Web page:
"The basic idea behind the project is to offer a fast, customized solution to a client who logs on to the system to find help for a specific problem. Digital care coordination is also expected to help overcome a certain degree of operational blindness, which usually means that only the follow-up care services of the institution to which a patient is being referred to are being offered rather than the whole range available in a community," says Weweler who also mentions hospital discharge management as an extra service. He believes that communication and transparency that can be improved with digital solutions can in the medium term become another building block of NeCTra. "We hope that digital communication will help us to put patients faster in contact with suitable aftercare providers that have the capacity to deal with all the patient’s needs at the requested discharge date.”
Technically, the project team largely relies on existing hardware that is already used by partner organisations. However, finding and developing the right software turned out to be a bigger problem than originally expected. "The platform solution that was initially planned proved to be ineffective. Above all, the requirements on the interfaces could not be solved within the time and budget we had available. We eventually found the right software partner in the form of a company called SWING from Freiburg. This company has already developed solutions for the care sector and offers most of what we need," says Weweler. Meanwhile, the first software applications are already up and running. "As a first step, we installed FAQs at the counselling centre. We developed them based on statistical surveys of the most common questions. What is a care level? What is the difference between non-cash benefit and cost allowance? These are the types of questions we have included in the FAQs. The feedback we received for this low-threshold measure from patients’ relatives, in particular, was very positive,” said Weweler.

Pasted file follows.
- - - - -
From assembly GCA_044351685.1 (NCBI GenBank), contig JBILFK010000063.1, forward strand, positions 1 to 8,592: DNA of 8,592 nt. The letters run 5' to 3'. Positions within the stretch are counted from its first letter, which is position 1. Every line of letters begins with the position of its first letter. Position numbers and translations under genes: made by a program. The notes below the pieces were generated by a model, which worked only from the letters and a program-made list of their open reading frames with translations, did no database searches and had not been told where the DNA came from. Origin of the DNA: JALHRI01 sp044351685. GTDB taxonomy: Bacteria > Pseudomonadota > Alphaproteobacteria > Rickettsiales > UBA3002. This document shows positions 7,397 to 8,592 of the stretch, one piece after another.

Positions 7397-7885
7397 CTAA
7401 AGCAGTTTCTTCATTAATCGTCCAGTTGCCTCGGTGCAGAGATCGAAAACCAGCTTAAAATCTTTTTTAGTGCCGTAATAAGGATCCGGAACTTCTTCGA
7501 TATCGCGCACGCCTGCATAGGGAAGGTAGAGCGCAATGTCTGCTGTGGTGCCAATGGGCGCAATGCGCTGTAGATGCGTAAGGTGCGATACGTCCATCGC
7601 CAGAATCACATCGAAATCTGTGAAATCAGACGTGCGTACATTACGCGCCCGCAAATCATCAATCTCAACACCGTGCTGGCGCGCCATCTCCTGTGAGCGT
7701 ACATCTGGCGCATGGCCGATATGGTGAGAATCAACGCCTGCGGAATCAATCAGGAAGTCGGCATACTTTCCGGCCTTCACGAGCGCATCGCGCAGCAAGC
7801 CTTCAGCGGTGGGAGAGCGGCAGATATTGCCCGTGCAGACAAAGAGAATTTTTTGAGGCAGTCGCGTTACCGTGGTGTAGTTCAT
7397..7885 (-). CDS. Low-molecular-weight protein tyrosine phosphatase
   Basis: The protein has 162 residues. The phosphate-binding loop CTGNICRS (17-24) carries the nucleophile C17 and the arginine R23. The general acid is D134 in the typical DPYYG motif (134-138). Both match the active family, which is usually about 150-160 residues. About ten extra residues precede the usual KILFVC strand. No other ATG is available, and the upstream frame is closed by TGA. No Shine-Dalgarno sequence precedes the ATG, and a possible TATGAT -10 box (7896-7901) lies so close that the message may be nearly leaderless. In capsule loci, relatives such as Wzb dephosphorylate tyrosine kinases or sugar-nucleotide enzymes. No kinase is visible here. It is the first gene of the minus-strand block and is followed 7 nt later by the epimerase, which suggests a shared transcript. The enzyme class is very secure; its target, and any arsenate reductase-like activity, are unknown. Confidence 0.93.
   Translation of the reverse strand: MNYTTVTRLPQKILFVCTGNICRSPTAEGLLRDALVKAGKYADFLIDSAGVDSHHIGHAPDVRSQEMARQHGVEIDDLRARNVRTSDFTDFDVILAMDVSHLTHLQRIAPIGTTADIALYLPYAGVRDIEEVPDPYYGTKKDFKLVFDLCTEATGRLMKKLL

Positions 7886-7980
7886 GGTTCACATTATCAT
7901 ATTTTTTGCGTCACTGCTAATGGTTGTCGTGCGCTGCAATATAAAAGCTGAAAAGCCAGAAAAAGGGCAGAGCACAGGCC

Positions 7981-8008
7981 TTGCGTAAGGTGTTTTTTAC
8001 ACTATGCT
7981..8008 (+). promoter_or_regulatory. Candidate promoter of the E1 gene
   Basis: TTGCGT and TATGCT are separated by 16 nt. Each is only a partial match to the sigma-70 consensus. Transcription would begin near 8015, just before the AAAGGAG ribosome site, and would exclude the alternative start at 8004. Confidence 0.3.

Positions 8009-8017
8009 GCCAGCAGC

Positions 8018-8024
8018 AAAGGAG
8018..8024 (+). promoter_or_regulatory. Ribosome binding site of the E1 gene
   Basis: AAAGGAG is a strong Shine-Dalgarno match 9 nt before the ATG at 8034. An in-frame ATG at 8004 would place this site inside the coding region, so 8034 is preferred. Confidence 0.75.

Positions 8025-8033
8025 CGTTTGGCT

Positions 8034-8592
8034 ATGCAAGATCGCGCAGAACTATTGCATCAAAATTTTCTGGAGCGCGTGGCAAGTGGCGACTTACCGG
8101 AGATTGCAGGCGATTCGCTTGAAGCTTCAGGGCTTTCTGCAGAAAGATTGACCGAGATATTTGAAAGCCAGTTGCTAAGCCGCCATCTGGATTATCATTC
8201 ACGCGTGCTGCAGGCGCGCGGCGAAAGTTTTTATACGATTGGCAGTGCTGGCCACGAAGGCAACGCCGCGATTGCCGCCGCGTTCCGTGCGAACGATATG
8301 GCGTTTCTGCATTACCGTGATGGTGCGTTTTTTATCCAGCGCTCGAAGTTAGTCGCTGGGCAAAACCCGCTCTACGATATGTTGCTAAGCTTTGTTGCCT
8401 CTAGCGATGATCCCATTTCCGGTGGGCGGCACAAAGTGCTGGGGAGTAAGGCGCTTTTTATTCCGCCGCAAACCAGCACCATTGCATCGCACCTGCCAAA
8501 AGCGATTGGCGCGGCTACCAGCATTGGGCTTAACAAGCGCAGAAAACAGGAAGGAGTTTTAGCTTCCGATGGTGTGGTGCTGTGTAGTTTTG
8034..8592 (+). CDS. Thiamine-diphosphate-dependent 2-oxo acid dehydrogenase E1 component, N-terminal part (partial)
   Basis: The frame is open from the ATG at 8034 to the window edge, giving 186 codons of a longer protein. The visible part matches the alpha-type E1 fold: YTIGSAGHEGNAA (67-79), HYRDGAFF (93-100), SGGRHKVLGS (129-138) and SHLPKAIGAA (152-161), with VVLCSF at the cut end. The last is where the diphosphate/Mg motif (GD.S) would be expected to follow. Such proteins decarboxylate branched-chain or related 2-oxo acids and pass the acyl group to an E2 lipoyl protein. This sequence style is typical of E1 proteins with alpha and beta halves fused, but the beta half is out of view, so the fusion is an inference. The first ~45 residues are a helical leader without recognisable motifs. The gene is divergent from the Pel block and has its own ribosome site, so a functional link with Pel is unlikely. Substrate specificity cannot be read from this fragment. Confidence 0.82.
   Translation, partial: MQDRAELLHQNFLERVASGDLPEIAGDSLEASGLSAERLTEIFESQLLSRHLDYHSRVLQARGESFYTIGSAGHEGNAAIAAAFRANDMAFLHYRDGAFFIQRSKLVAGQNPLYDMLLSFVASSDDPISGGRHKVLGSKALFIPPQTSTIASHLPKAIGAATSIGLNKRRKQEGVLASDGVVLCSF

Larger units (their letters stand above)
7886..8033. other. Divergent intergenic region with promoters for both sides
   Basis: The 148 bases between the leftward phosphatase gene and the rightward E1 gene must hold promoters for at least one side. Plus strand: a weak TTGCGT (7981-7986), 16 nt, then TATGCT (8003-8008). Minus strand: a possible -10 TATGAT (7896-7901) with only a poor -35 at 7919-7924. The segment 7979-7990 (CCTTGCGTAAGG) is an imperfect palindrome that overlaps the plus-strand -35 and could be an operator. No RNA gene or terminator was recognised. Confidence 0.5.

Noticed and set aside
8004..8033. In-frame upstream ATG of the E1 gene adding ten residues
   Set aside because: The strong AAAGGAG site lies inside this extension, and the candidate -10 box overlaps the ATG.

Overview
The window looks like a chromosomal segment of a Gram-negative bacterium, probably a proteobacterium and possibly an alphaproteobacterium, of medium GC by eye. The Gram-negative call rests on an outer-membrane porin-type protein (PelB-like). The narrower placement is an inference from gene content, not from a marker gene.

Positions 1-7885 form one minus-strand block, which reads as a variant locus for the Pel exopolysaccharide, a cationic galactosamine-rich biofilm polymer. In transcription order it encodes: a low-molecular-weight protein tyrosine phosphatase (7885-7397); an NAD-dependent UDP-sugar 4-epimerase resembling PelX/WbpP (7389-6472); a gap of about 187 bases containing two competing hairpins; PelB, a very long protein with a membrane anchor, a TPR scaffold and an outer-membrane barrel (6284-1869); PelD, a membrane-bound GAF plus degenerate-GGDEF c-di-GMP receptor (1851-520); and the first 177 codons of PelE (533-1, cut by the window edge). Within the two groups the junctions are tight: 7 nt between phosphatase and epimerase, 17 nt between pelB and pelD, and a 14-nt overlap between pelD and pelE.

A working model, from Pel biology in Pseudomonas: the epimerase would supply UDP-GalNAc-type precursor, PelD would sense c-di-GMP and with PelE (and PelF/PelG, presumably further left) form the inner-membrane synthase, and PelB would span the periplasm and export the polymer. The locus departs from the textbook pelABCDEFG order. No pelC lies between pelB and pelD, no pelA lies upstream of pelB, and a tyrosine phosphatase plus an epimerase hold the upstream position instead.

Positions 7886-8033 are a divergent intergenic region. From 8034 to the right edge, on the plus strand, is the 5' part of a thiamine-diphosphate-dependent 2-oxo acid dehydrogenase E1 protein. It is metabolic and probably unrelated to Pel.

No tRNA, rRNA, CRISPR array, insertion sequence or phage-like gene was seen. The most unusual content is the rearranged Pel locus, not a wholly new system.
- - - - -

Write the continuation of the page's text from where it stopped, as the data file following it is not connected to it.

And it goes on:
There is a reason why relatives are a particular focus for the team. The team knows from experience that those who need care usually have little digital knowledge due to their high average age. “We accept that many old people do not like venturing into the digital world, and are often also unable to do so. That's why we decided to go for mechanisms that do not (yet) directly affect our clients. What we want our clients to realize is that they can get the help that they want and need quickly,” says Weweler. Weweler also reports that the interest and understanding of care providers in what is happening technically behind the scenes varies considerably. It was therefore quite time-consuming to formulate requirements that were common to all involved. IT4Change AG, based in Herisau, Switzerland, participated as an advisory project partner. "All the project partners have learned a lot, they meet regularly and develop new, common perspectives," says Weweler.
The Catholic University of Freiburg, which is another project partner, assesses how well the whole system actually works. "We included the university in our considerations very early on. It advised us, for example, on how the counselling centre can be statistically evaluated," says Weweler. In addition, the university conducts focus group interviews so that parameters can be changed during the course of the project, based on feedback from relatives, decision-makers and care providers. The university also deals with expectations that have already been met and where improvements are needed, and will also conduct the final evaluation at the end of 2019. Weweler finds that a very positive effect has already been generated through the mere existence of the project: "The project has inevitably meant looking at what the other partners are doing and finding points in common. As a result, a holistic approach is taken regarding the needs of the social environment in Weil der Stadt, and those looking for advice are assisted more purposefully, and looked after according to their individual requirements."